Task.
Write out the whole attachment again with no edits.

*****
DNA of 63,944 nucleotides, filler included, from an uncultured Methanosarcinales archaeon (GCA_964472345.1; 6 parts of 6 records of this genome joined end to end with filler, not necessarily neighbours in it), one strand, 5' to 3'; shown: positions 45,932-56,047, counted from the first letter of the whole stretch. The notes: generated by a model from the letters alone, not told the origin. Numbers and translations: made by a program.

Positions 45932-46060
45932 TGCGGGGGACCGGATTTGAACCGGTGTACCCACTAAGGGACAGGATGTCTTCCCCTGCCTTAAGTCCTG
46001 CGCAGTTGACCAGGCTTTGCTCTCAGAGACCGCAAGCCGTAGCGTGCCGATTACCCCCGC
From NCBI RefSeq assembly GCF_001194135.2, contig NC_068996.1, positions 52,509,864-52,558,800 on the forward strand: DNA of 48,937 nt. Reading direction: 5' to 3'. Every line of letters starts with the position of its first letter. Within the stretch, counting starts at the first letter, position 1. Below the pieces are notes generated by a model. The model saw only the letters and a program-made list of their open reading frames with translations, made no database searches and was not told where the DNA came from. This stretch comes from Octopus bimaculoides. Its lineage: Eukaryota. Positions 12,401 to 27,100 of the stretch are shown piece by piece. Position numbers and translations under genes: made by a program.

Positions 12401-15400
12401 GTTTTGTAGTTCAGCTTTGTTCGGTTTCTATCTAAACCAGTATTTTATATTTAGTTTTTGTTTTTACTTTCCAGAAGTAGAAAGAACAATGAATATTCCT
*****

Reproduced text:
DNA of 63,944 nucleotides, filler included, from an uncultured Methanosarcinales archaeon (GCA_964472345.1; 6 parts of 6 records of this genome joined end to end with filler, not necessarily neighbours in it), one strand, 5' to 3'; shown: positions 45,932-56,047, counted from the first letter of the whole stretch. The notes: generated by a model from the letters alone, not told the origin. Numbers and translations: made by a program.

Positions 45932-46060
45932 TGCGGGGGACCGGATTTGAACCGGTGTACCCACTAAGGGACAGGATGTCTTCCCCTGCCTTAAGTCCTG
46001 CGCAGTTGACCAGGCTTTGCTCTCAGAGACCGCAAGCCGTAGCGTGCCGATTACCCCCGC
From NCBI RefSeq assembly GCF_001194135.2, contig NC_068996.1, positions 52,509,864-52,558,800 on the forward strand: DNA of 48,937 nt. Reading direction: 5' to 3'. Every line of letters starts with the position of its first letter. Within the stretch, counting starts at the first letter, position 1. Below the pieces are notes generated by a model. The model saw only the letters and a program-made list of their open reading frames with translations, made no database searches and was not told where the DNA came from. This stretch comes from Octopus bimaculoides. Its lineage: Eukaryota. Positions 12,401 to 27,100 of the stretch are shown piece by piece. Position numbers and translations under genes: made by a program.

Positions 12401-15400
12401 GTTTTGTAGTTCAGCTTTGTTCGGTTTCTATCTAAACCAGTATTTTATATTTAGTTTTTGTTTTTACTTTCCAGAAGTAGAAAGAACAATGAATATTCCT